I created an autonomous Raspberry Pi Zero W powered device that prints a different XKCD comic every single day using thermal receipt paper–the same kind you’d find at a grocery store, except with less BPA.
Pi Zero W
Sometime last month, I discovered that Raspberry Pi Zero W was a thing. Holy crap! It’s a Pi Zero, but it has built in Wi-Fi and Bluetooth so you can avoid the dongle-hub demonspawn that defeats the whole purpose of having a tiny device in the first place
Inventing an excuse to buy a cool thing
I realized I had a magnificent hammer before me, yet no nail. There were loads of projects online, and it didn’t take long to get inspired by this instant camera that uses a thermal printer. The idea of a tiny printer intrigued me (although I cannot imagine why–after all, normal sized printers are mundane garbage you find at garage sales but also in the literal garbage), and so I had yet another hammer, but still no nail.
Pi Zero, built in Wi-Fi, thermal printer… I guess I could have it… print something… from… the Internet? But it only prints in black and white, so ideally I should print something that has no color to begin with. XKCD is black and white, yeah? Perfect. Done.
- Raspberry Pi Zero W - $10
- Adafruit Tiny Thermal Receipt Printer - TTL Serial / USB - $50 - Supports USB, and they provide a Python library.
- Barrel jack - $2
- 5V Power supply - $8 - Apparently the printer can use over 1.5A of power, but the Pi Zero W only uses ~120mA at idle. The most CPU-intensive part of the project is resizing the image, which won’t even happen while the printer is running.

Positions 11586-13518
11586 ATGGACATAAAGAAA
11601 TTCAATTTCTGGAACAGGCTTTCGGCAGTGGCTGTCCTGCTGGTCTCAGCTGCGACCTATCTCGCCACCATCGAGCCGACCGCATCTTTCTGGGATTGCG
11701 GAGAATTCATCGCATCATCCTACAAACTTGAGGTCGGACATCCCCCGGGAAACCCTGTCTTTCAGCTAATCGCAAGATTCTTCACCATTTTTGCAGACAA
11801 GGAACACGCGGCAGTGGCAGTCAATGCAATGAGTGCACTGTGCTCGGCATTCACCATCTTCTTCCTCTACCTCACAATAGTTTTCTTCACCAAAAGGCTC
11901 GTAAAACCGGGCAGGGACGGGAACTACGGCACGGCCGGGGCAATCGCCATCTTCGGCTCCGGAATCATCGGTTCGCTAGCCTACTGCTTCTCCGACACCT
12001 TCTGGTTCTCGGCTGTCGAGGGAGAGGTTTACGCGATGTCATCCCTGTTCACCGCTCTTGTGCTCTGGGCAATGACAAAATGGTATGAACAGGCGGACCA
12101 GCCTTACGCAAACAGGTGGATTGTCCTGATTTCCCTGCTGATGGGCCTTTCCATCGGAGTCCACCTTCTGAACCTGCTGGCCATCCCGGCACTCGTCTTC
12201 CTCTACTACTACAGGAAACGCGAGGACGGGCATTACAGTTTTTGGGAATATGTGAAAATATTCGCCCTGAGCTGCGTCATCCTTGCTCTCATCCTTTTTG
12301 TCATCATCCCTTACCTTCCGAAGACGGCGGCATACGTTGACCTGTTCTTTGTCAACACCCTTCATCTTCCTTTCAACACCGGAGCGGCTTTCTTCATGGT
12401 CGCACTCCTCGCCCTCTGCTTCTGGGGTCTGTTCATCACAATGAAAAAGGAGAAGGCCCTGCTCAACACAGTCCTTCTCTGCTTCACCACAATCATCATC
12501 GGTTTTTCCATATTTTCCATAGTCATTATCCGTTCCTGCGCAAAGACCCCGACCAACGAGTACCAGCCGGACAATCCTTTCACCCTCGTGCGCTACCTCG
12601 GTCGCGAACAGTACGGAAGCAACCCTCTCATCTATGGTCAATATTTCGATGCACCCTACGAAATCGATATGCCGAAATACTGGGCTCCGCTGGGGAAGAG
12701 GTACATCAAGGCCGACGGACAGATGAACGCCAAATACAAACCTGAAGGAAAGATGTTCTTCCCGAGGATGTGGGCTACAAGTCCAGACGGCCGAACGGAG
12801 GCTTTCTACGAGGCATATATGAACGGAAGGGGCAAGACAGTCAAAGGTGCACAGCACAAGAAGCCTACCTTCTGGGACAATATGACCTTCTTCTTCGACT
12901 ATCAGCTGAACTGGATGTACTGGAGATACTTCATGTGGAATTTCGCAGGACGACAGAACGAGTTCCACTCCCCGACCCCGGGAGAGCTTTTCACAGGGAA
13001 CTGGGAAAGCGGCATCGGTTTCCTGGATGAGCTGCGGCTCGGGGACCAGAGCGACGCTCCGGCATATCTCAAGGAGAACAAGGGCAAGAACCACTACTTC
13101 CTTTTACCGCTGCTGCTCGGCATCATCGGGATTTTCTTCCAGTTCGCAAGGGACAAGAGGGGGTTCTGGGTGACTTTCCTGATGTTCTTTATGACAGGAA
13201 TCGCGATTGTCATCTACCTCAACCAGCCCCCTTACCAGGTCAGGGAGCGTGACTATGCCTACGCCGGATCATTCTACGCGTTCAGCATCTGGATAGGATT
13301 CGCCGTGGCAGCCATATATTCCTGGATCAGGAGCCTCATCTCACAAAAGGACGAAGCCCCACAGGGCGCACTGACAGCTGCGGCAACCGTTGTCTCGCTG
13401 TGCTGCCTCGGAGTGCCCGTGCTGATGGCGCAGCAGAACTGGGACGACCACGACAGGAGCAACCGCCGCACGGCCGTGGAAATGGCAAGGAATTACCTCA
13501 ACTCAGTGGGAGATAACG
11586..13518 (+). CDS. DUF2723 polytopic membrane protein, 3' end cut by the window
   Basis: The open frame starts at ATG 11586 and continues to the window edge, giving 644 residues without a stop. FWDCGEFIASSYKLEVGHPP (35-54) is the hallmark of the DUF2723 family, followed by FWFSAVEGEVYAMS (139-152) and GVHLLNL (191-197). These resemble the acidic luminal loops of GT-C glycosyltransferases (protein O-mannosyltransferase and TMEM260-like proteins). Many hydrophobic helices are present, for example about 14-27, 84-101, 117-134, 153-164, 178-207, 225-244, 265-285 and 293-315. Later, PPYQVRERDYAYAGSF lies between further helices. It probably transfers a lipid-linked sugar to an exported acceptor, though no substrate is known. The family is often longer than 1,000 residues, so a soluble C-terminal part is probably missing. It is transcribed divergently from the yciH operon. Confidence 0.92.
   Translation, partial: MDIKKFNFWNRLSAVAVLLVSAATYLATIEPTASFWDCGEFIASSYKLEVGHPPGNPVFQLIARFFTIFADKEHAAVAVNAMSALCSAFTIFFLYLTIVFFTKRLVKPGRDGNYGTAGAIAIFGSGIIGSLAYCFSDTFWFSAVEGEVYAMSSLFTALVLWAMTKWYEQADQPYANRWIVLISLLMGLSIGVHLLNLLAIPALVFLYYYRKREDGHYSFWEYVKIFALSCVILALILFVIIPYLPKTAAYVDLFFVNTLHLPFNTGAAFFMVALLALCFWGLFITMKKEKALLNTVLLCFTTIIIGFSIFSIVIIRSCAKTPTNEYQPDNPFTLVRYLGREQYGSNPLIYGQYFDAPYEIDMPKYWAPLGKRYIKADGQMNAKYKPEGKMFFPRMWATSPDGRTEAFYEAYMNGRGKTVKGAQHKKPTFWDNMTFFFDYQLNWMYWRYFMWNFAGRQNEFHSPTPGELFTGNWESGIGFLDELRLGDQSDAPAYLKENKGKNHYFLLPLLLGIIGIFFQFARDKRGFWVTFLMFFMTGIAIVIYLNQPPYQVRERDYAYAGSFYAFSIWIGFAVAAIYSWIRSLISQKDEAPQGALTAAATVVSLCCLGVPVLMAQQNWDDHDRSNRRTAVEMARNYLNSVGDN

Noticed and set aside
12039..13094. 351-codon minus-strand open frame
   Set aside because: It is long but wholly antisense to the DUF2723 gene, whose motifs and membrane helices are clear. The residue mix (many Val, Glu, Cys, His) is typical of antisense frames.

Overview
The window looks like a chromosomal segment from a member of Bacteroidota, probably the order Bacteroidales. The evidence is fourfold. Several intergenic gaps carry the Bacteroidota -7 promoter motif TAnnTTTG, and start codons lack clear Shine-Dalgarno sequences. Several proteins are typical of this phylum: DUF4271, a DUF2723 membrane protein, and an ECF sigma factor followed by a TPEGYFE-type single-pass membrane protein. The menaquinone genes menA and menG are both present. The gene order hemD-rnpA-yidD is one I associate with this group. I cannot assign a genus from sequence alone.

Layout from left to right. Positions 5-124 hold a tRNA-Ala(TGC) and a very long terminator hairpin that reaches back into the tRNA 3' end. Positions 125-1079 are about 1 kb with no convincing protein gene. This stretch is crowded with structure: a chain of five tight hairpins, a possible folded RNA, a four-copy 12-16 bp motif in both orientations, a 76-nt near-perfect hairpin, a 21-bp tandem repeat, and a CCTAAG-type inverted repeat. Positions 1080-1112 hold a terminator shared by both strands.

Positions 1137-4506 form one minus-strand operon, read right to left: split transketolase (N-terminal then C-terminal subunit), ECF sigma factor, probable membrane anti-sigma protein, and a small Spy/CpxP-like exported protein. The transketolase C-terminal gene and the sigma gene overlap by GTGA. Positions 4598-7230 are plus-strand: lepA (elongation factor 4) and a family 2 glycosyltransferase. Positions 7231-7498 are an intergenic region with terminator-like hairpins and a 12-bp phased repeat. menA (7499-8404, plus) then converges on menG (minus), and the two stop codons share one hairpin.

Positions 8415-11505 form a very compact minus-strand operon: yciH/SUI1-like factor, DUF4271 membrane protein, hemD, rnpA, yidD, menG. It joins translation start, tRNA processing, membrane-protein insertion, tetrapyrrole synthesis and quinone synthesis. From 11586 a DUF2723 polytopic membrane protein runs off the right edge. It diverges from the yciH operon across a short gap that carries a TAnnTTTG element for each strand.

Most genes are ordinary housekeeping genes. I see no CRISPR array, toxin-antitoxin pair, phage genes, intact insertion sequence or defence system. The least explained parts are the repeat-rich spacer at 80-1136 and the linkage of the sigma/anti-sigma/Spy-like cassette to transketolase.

- USB OTG Adapters - $4 for 5 - USB A to Micro USB, for connecting the thermal printer to the Pi
- Micro USB cable to cannibalize
- Soldering iron, wire strippers, hot glue
- Monoprice Maker Select 3D Printer with Hatchbox PLA filament. I can’t recommend this printer enough–I’ve had zero issues with it. Out of the box, I only had to level the bed and calibrate my e-steps and it’s been smooth sailing the past year and a half.
It seemed like every website was sold out of the Pi Zero W, but luckily, my local Micro Center had assloads. They kept them in a locked drawer, and had a pretty clever pricing scheme: $10 for one, $15 each if you buy more than one. Death to scalpers! Normal humans unite!
“I’m only buying one. I’m sure not paying $5 extra; I can always come back later for a second,” I stupidly said to myself after having already spent well over $5 on gas and car depreciation getting to and from Micro Center.
Python is OP
My thermal printer was still in the mail, because apparently in this post-Amazon-Prime era, every other website still charges you for standard shipping that takes a week, so I started coding.
I had heard that Python makes shit easy, but I was unaware of the reality of the situation. I had to download an XKCD image, resize it, change it to a binary bitmap, and print it. Surprise! There are libraries for all three of those things!
- For doing XKCD crap, I used the aptly-named XKCD library
- For doing image crap, I used the aptly-named Image package of the awkwardly-named PIL library
- For thermal printing crap, I used the aptly-named Python-Thermal-Printer library from Adafruit
Getting a comic
Huh, that was a little too easy.
Rotating and scaling and black and white
This ended up being the only remotely complicated code in the entire project.